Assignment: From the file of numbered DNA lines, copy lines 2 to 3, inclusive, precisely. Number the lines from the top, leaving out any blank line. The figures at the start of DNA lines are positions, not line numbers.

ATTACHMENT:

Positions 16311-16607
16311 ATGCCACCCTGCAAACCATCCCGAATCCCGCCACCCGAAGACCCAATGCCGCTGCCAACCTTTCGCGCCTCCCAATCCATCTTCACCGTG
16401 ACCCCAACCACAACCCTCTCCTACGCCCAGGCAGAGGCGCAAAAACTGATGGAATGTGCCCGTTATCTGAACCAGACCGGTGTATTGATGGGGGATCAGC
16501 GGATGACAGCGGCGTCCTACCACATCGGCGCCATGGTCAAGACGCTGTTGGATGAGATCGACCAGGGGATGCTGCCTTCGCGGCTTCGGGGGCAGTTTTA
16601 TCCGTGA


16311 ATGCCACCCTGCAAACCATCCCGAATCCCGCCACCCGAAGACCCAATGCCGCTGCCAACCTTTCGCGCCTCCCAATCCATCTTCACCGTG
16401 ACCCCAACCACAACCCTCTCCTACGCCCAGGCAGAGGCGCAAAAACTGATGGAATGTGCCCGTTATCTGAACCAGACCGGTGTATTGATGGGGGATCAGC